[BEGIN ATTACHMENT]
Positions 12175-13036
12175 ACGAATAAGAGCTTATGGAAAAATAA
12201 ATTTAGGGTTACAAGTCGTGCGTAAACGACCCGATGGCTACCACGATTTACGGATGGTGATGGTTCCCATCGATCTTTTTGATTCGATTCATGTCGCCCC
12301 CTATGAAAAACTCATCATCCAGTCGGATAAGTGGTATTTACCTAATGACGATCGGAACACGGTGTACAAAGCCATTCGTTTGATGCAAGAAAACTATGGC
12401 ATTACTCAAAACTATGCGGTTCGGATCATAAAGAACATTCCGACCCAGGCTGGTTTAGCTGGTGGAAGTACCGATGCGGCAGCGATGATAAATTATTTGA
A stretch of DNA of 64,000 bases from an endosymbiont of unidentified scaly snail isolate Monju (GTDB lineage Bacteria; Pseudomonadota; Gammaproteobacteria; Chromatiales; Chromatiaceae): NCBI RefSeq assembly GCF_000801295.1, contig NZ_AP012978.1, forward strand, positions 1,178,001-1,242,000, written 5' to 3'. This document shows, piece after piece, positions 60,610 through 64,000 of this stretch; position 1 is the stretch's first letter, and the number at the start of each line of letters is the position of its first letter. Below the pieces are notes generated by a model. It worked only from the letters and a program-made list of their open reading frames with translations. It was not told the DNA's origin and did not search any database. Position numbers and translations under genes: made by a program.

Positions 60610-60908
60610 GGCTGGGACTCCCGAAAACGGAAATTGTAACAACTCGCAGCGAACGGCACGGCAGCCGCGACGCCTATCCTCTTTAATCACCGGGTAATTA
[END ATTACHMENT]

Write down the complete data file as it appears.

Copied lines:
Positions 12175-13036
12175 ACGAATAAGAGCTTATGGAAAAATAA
12201 ATTTAGGGTTACAAGTCGTGCGTAAACGACCCGATGGCTACCACGATTTACGGATGGTGATGGTTCCCATCGATCTTTTTGATTCGATTCATGTCGCCCC
12301 CTATGAAAAACTCATCATCCAGTCGGATAAGTGGTATTTACCTAATGACGATCGGAACACGGTGTACAAAGCCATTCGTTTGATGCAAGAAAACTATGGC
12401 ATTACTCAAAACTATGCGGTTCGGATCATAAAGAACATTCCGACCCAGGCTGGTTTAGCTGGTGGAAGTACCGATGCGGCAGCGATGATAAATTATTTGA
A stretch of DNA of 64,000 bases from an endosymbiont of unidentified scaly snail isolate Monju (GTDB lineage Bacteria; Pseudomonadota; Gammaproteobacteria; Chromatiales; Chromatiaceae): NCBI RefSeq assembly GCF_000801295.1, contig NZ_AP012978.1, forward strand, positions 1,178,001-1,242,000, written 5' to 3'. This document shows, piece after piece, positions 60,610 through 64,000 of this stretch; position 1 is the stretch's first letter, and the number at the start of each line of letters is the position of its first letter. Below the pieces are notes generated by a model. It worked only from the letters and a program-made list of their open reading frames with translations. It was not told the DNA's origin and did not search any database. Position numbers and translations under genes: made by a program.

Positions 60610-60908
60610 GGCTGGGACTCCCGAAAACGGAAATTGTAACAACTCGCAGCGAACGGCACGGCAGCCGCGACGCCTATCCTCTTTAATCACCGGGTAATTA